swatch
6. Swatching

I've even written a manifesto about it. Swatching is not just drudgery, it can be its own form of spiritual practice. Take it from me, I'm a serial swatcher.

my scale
7. My kitchen scale

My favorite kitchen gadget doesn't even dice, slice, or julienne. It sits on top of the microwave, and I pull it out whenever I bake cake or make caramels. It comes in especially handy when I'm knitting and need to figure out how much yarn I have left. Do you have a kitchen scale yet?

The Knitter's Almanac
8. Elizabeth Zimmermann's Knitter's Almanac

She has written many books, but this may be my favorite. I return to it again and again, not just for knitting information but for company. It's like slipping into her knitting bag and following her life for an entire year. Intimate, insightful, instructive, and inspiring. (In addition to Amazon you can also keep your purchase in the family by ordering the book from Schoolhouse Press.)

My swift
9. My Maine-Made Cherry Swift

It was the biggest splurge I'd ever made for any knitting item. The world was telling me I should make do with a simple, sturdy wood model, but my heart had fallen for the cherry swift hand-made right here in Maine (you'll find it at the bottom of this article). More than 13 years of loyal service later, it remains as beautiful as ever. I still smile every time I use it.

a happy stranding
10. Stranding these two yarns together

In theory, it would be technically impossible to improve upon a lace-weight brushed cashmere and silk. And yet Filatura Di Crosa does just that with the surprisingly simple addition of a superfine strand of tender, bouncy Merino. When you strand Filatura di Crosa Superior and Nirvana together and knit them as one, you get something truly transcendent.

GoKnit Pouches
11. GoKnit Pouches

I've said it before, I'll say it again. Just this week as I headed off to Madrona I had no fewer than five different sizes of these colorful drawstring pouches tucked away in my various suitcases and carry-on bags. They are insanely simple, made to last, and endlessly useful.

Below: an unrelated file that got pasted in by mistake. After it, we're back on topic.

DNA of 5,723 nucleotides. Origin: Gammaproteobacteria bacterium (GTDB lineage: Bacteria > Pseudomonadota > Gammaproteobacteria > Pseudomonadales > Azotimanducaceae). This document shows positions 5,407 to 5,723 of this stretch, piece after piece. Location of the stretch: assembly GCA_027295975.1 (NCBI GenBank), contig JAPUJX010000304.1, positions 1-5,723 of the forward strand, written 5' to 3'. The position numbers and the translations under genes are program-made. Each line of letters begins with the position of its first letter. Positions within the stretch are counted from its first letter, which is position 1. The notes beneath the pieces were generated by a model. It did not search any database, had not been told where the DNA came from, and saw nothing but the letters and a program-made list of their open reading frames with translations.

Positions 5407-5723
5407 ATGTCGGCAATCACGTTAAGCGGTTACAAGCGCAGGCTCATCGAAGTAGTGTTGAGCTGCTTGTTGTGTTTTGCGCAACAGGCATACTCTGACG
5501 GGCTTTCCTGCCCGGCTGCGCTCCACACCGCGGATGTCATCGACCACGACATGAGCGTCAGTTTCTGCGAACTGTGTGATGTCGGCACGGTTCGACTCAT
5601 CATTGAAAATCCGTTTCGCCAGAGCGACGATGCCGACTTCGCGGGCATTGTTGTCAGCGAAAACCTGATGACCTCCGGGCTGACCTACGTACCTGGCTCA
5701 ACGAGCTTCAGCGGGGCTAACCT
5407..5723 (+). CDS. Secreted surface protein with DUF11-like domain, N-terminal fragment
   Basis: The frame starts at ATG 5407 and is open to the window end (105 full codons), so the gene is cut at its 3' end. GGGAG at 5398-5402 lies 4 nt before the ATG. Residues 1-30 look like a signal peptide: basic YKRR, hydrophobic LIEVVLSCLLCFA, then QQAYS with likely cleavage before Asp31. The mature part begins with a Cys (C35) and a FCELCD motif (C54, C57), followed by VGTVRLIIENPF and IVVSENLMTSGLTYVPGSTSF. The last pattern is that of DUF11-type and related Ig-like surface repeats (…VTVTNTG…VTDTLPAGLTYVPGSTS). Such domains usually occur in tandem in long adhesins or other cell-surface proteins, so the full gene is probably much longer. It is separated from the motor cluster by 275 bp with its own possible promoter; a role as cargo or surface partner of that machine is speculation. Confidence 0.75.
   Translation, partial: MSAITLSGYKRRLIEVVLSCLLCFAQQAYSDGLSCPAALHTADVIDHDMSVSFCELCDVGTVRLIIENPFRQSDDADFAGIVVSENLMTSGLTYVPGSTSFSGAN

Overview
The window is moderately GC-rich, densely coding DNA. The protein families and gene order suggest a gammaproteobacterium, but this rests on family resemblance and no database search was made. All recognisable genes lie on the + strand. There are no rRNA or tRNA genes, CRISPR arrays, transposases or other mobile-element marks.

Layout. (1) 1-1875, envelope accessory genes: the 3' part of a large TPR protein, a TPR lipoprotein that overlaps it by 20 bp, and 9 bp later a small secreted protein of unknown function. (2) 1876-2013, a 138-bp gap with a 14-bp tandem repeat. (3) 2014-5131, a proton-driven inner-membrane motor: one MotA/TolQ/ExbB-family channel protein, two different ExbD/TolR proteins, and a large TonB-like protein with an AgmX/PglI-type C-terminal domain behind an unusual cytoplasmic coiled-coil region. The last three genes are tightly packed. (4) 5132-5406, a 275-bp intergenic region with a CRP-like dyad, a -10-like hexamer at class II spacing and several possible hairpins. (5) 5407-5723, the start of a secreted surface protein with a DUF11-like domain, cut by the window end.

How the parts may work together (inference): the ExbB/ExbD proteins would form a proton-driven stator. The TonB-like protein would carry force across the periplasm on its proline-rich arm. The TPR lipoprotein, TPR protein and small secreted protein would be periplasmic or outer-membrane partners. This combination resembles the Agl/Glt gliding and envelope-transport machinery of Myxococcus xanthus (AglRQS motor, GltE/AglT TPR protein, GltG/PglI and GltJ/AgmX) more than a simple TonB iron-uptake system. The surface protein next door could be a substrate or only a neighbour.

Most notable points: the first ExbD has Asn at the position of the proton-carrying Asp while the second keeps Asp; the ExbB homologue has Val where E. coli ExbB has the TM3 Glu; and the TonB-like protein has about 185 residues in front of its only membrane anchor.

12. Ann and Kay

Many moons ago, back when knit blogging was in its infancy, a clever duo named Ann Shayne and Kay Gardiner began carrying on a public correspondence to one-another through a blog. Because Ann was in Nashville, Kay in New York, they named their blog Mason-Dixon Knitting. Two books, several dozen log cabin blankets and a bajillion Honey Cowls later, Ann and Kay are still sharing their world with us. I enjoy this blog not just for its intelligence, humor, and kindness, but because it is extremely well written. Give it a look.

13. This rocking chair that knits hats while you rock

That's right. Some clever people have figured out how to harness the natural motion of a rocking chair and use it to power a knitting machine. Nothing fancy or elaborate—yet—but you do get a nice cozy hat when you're done.

The pleasures of recycling
14. Letting go

In life, you can't unwind what's done and start over from the beginning. But in knitting you can. Few things give me as much pleasure as digging deep into my stash of unfinished projects, picking one that I know will never be complete, unraveling it back to its bare yarn, winding that yarn into a nice big skein, dropping it in a tub of warm sudsy water, and releasing it back into the wild. Give recycling a try. I promise, you'll feel better.

Thank you

I actually have a 15th favorite to add to the list: YOU. Thank you for being there and for loving yarn as much as I do. Will you be my knitting Valentine?